Letter to the editor:
A few days ago, Students for Justice in Palestine received the news the Allocations Committee of Undergraduate Student Government would not fund their seminal event this year — A People with a Culture. It was set to feature performances by a stand-up comedian and a Palestinian dance group.
SJP is a national organization, with branches at schools across the country. The official purpose of the organization at Ohio State is simply “raising awareness and educating the public on the Palestinian struggle for justice and self-determination.” Its events are open to the public, even specially designed to ensure accessibility.
I first heard about the organization when I happened to sit next to its former president in a class last fall. As a double major in Arabic and political science, I’ve come to find that opinions on the questions of Israel and Palestine tend to work their way into the classroom, and the issue is one with which I’m well acquainted. SJP’s new president and I have come to know each other, but I’m not a member of the group, nor do I generally attend their events. Still, it struck me as odd that the Allocations Committee would refuse SJP’s funding request.
References to Israeli occupation are commonplace in the international community. The United Nations has deemed Israel an “occupying power” and the Israeli High Court of Justice holds that it presides over the West Bank with “belligerent occupation”. Its newly acquired status as a U.N. observer-state would seem to make the objective that even if the U.S. doesn’t recognize it as a country, there is some entity called Palestine. Agreements in the Oslo Accords to eventually cede control of certain areas to the elected Palestinian Authority would also seem to make clear that there is a struggle for independence — one supported by the Israeli government.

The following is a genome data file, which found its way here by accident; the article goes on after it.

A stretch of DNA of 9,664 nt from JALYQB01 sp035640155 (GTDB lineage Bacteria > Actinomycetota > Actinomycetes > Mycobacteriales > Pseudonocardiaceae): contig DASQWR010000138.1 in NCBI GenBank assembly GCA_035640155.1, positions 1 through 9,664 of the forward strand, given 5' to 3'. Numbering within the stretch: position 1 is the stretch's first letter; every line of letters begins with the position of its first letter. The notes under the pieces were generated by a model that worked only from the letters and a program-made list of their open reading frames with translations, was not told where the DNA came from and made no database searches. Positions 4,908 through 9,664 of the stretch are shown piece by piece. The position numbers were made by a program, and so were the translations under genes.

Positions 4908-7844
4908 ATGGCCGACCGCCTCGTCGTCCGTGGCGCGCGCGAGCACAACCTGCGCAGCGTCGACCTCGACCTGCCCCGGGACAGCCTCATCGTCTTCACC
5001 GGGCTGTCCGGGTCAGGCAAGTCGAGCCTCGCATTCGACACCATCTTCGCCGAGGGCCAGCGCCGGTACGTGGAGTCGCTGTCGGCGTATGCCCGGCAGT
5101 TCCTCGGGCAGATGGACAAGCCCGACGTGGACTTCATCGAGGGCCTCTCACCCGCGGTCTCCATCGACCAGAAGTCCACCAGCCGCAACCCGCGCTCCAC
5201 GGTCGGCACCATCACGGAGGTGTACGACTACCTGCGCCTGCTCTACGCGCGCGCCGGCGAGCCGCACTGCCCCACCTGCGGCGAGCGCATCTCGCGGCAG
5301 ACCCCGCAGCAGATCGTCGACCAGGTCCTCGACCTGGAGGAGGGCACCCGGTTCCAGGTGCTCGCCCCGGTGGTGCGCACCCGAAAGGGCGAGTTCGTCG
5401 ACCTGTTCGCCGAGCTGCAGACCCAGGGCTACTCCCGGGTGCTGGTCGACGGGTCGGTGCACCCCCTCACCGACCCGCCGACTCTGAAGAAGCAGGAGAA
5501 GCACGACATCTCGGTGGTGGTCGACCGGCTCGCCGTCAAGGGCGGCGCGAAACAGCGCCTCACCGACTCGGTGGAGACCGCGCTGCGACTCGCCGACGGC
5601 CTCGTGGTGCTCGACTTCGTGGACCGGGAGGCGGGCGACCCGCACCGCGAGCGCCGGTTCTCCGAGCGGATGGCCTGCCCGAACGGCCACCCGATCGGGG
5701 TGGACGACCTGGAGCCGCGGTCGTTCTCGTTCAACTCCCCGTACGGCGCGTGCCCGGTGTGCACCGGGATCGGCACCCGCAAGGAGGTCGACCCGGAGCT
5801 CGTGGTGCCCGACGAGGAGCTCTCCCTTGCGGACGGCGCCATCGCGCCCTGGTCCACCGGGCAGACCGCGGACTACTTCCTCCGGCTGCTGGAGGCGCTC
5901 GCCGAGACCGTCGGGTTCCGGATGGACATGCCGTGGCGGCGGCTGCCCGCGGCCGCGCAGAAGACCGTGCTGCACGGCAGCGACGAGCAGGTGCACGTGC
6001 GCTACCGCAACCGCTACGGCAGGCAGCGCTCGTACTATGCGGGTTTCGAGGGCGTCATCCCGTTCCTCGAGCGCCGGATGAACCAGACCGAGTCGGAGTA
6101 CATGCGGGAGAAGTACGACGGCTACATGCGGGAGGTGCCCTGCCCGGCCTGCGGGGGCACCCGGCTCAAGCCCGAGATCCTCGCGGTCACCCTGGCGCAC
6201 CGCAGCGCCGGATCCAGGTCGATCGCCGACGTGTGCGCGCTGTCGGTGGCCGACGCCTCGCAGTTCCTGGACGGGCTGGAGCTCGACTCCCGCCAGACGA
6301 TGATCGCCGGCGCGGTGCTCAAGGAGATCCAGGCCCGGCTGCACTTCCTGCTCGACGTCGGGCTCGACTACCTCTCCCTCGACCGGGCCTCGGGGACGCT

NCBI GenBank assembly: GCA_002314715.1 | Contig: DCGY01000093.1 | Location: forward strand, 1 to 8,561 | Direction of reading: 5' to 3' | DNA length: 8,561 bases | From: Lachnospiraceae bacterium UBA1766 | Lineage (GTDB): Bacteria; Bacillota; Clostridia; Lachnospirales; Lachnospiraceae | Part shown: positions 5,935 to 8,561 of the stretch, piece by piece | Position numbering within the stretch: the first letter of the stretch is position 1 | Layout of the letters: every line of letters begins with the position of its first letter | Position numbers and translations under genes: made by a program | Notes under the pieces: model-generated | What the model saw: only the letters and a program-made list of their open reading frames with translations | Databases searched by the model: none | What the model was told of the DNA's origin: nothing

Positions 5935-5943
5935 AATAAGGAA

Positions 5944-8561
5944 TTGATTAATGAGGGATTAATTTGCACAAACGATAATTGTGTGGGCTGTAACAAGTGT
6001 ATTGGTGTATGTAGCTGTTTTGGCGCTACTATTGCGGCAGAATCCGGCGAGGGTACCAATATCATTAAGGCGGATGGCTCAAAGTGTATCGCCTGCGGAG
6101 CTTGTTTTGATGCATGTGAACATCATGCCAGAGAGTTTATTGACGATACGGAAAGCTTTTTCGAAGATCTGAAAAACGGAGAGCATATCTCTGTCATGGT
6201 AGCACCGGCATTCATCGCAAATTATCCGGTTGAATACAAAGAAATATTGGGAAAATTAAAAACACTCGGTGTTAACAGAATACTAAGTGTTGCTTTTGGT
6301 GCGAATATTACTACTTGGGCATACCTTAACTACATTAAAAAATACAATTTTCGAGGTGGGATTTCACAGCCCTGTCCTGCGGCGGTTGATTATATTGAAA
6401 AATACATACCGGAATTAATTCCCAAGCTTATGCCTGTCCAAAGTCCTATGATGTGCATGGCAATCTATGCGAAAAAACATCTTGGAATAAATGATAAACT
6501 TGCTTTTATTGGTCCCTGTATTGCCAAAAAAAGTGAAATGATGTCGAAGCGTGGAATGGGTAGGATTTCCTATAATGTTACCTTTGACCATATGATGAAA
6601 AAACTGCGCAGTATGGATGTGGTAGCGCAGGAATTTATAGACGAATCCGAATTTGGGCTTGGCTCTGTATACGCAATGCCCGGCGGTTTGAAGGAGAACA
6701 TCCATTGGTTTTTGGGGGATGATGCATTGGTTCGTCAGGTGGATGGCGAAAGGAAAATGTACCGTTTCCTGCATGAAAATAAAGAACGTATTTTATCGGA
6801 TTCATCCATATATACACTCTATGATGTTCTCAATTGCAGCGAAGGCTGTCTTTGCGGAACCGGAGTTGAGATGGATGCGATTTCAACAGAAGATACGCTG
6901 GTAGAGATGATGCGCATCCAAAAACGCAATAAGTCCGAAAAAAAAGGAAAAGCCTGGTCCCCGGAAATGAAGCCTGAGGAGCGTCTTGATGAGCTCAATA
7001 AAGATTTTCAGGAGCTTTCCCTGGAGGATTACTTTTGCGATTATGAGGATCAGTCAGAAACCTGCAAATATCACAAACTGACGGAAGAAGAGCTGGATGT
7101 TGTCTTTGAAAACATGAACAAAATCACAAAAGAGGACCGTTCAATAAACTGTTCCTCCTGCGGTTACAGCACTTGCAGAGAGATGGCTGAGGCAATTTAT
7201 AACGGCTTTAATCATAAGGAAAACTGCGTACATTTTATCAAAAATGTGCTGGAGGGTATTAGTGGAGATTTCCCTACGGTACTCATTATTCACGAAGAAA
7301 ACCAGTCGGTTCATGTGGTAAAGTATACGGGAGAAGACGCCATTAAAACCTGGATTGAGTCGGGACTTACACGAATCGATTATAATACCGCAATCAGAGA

I can certainly forgive the Allocations Committee for a lack of expertise in these areas; last year I saw a video made on the Oval, and it showed that many OSU students can’t even locate Israel on a map, but the Multicultural Center had already pledged money to the event. So why didn’t the committee ask about any of these issues?
USG likes to make a big deal that it’s a part of the only true shared governance model in the country. That is, the students that constitute our ranks are actually voting members in all University Senate committees. We have the opportunity, unlike other schools, to really have a say in the policies adopted by the university, meaning that many of our actions — like our recent support for Columbus City School levies and LGBT rights — are expressly political. It also means USG here isn’t just a stepping stone on the way to bigger and better things.
I sit on the Committee of Diversity and Inclusion, one of 11 committees make up the OSU Executive Branch. Our charter obliges us to “seek out and advocate for issues pertaining to underrepresented students and groups of the student body, with the intent of properly representing its diverse constituency,” as well as to recommend policies that foster tolerance and mutual respect.
Palestinian culture in the last half-century has necessarily been affected by Israeli-Palestinian relations. It is often presented exclusively as an opposition movement — routinely in a violent light, so when a student group at OSU seeks to present Palestinian culture in contrast to Israel, it does so out of necessity not nefariousness. Failing to give it a voice is failing to represent our constituency.
On Wednesday, an American Israel Public Affairs Committee National Board Member and a U.S. Congressman will be speaking at a BuckiPAC Gala for “politically motivated and Jewish community affiliated students.” Meanwhile, a group of less prestigious representatives will decide the fate of A People with a Culture.
Third-year in political science and Arabic